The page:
Because the holidays aren’t over until everyone’s sung “Auld Lang Syne,” we can’t count out New Year’s Eve horror. In New Year’s Evil, lady rocker Blaze is hosting a live NYE show. Everything is going well, until a man calls in promising to kill at midnight. The cops write it off as a prank call, but soon, Blaze’s friends start dropping like flies. Just to tie it all together, the mysterious murderer refers to himself as … “EVIL.”

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The American Museum of Natural History
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10 Surprising Ways Senses Shape Perception
The American Museum of Natural History
The American Museum of Natural History

Every bit of information we know about the world we gathered with one of our five senses. But even with perfect pitch or 20/20 vision, our perceptions don’t always reflect an accurate picture of our surroundings. Our brain is constantly filling in gaps and taking shortcuts, which can result in some pretty wild illusions.

That’s the subject of “Our Senses: An Immersive Experience,” a new exhibition at the American Museum of Natural History in New York City. Mental Floss recently took a tour of the sensory funhouse to learn more about how the brain and the senses interact.

1. LIGHTING REVEALS HIDDEN IMAGES.

Woman and child looking at pictures on a wall

Under normal lighting, the walls of the first room of “Our Senses” look like abstract art. But when the lights change color, hidden illustrations are revealed. The three lights—blue, red, and green—used in the room activate the three cone cells in our eyes, and each color highlights a different set of animal illustrations, giving the viewers the impression of switching between three separate rooms while standing still.

2. CERTAIN SOUNDS TAKE PRIORITY ...

We can “hear” many different sounds at once, but we can only listen to a couple at a time. The AMNH exhibit demonstrates this with an audio collage of competing recordings. Our ears automatically pick out noises we’re conditioned to react to, like an ambulance siren or a baby’s cry. Other sounds, like individual voices and musical instruments, require more effort to detect.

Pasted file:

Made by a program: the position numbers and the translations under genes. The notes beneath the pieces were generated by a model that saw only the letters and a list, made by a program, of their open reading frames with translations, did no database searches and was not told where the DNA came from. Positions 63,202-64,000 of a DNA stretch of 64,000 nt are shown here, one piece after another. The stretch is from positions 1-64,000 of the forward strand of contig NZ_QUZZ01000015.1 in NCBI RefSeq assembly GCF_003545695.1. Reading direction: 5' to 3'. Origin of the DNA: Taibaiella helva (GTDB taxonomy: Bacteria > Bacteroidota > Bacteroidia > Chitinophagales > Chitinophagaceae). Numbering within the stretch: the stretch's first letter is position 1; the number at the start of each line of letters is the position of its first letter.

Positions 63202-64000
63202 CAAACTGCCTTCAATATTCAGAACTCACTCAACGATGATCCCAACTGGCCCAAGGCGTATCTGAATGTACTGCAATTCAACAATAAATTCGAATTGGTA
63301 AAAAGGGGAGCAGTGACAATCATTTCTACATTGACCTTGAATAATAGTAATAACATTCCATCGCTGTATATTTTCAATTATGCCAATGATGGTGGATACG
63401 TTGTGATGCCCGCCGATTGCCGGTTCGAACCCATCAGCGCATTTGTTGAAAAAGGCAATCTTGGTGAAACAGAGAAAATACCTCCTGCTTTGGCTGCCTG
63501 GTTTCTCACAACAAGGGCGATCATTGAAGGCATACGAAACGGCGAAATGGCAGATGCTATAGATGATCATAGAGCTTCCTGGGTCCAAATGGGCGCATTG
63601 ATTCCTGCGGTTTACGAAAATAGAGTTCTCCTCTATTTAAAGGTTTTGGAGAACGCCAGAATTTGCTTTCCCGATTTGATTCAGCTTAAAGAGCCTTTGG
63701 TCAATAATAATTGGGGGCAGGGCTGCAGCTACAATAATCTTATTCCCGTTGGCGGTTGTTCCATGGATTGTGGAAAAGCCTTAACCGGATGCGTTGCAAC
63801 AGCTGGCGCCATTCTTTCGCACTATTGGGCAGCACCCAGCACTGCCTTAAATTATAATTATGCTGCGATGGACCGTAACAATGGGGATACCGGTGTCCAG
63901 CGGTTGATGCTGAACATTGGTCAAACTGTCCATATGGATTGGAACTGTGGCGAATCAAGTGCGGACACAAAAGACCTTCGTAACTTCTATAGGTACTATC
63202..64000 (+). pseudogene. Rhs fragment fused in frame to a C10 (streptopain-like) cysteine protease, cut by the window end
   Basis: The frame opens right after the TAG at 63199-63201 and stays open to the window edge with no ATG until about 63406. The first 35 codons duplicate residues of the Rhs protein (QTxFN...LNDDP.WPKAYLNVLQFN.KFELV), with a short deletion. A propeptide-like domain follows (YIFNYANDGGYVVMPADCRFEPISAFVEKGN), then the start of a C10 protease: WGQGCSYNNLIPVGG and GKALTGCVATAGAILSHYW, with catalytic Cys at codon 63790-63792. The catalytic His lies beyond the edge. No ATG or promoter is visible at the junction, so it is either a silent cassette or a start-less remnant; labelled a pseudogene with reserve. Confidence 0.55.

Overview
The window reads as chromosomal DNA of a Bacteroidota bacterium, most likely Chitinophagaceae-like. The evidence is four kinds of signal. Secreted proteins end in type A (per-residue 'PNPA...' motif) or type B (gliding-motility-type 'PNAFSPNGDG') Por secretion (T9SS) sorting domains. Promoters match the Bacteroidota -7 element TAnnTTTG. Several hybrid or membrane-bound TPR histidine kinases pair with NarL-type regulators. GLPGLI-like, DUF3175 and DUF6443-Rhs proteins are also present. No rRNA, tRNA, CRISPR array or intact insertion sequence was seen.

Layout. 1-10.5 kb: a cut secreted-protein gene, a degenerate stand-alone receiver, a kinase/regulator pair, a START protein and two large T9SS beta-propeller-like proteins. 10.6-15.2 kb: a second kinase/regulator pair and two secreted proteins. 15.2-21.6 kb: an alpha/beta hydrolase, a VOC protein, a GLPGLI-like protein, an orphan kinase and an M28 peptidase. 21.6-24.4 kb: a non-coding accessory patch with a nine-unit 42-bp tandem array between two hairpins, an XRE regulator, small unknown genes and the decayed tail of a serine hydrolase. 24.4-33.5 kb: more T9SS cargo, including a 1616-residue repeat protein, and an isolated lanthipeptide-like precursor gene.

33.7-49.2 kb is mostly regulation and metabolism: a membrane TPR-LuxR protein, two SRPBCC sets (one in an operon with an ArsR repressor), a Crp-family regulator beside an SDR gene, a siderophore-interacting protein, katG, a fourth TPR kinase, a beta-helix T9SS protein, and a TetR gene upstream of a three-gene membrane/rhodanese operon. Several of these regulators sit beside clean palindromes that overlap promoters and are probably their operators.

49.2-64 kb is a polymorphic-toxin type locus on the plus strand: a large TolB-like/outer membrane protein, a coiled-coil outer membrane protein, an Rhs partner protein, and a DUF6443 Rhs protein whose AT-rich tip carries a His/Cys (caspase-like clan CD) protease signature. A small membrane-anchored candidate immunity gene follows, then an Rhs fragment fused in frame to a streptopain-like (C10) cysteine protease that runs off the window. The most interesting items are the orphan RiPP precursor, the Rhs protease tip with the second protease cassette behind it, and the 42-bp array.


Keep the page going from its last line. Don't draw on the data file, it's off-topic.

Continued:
3. ... AS DO CERTAIN IMAGES.

When looking at a painting, most people’s eyes are drawn to the same spots. The first things we look for in an image are human faces. So after staring at an artwork for five seconds, you may be able to say how many people are in it and what they look like, but would likely come up short when asked to list the inanimate object in the scene.

4. PAST IMAGES AFFECT PRESENT PERCEPTION.

Our senses often are more suggestible than we would like. Check out the video above. After seeing the first sequence of animal drawings, do you see a rat or a man’s face in the last image? The answer is likely a rat. Now watch the next round—after being shown pictures of faces, you might see a man’s face instead even though the final image hasn’t changed.

5. COLOR INFLUENCES TASTE ...

Every cooking show you’ve watched is right—presentation really is important. One look at something can dictate your expectations for how it should taste. Researchers have found that we perceive red food and drinks to taste sweeter and green food and drinks to taste less sweet regardless of chemical composition. Even the color of the cup we drink from can influence our perception of taste.

6. ... AND SO DOES SOUND

Sight isn’t the only sense that plays a part in how we taste. According to one study, listening to crunching noises while snacking on chips makes them taste fresher. Remember that trick before tossing out a bag of stale junk food.

7. BEING HYPER-FOCUSED HAS DRAWBACKS.

Have you ever been so focused on something that the world around you seemed to disappear? If you can’t recall the feeling, watch the video above. The instructions say to keep track of every time a ball is passed. If you’re totally absorbed, you may not notice anything peculiar, but watch it a second time without paying attention to anything in particular and you’ll see a person in a gorilla suit walk into the middle of the screen. The phenomenon that allows us to tune out big details like this is called selective attention. If you devote all your mental energy to one task, your brain puts up blinders that block out irrelevant information without you realizing it.

8. THINGS GET WEIRD WHEN SENSES CONTRADICT EACH OTHER.

Girl standing in optical illusion room.

The most mind-bending room in the "Our Senses" exhibit is practically empty. The illusion comes from the black grid pattern painted onto the white wall in such a way that straight planes appear to curve. The shapes tell our eyes we’re walking on uneven ground while our inner ear tells us the floor is stable. It’s like getting seasick in reverse: This conflicting sensory information can make us feel dizzy and even nauseous.

9. WE SEE SHADOWS THAT AREN’T THERE.

If our brains didn’t know how to adjust for lighting, we’d see every shadow as part of the object it falls on. But we can recognize that the half of a street that’s covered in shade isn’t actually darker in color than the half that sits in the sun. It’s a pretty useful adaptation—except when it’s hijacked for optical illusions. Look at the image above: The squares marked A and B are actually the same shade of gray. Because the pillar appears to cast a shadow over square B, our brain assumes it’s really lighter in color than what we’re shown.

10. WE SEE FACES EVERYWHERE.

The human brain is really good at recognizing human faces—so good it can make us see things that aren’t there. This is apparent in the Einstein hollow head illusion. When looking at the mold of Albert Einstein’s face straight on, the features appear to pop out rather than sink in. Our brain knows we’re looking at something similar to a human face, and it knows what human faces are shaped like, so it automatically corrects the image that it’s given.

All images courtesy of the American Museum of Natural History unless otherwise noted.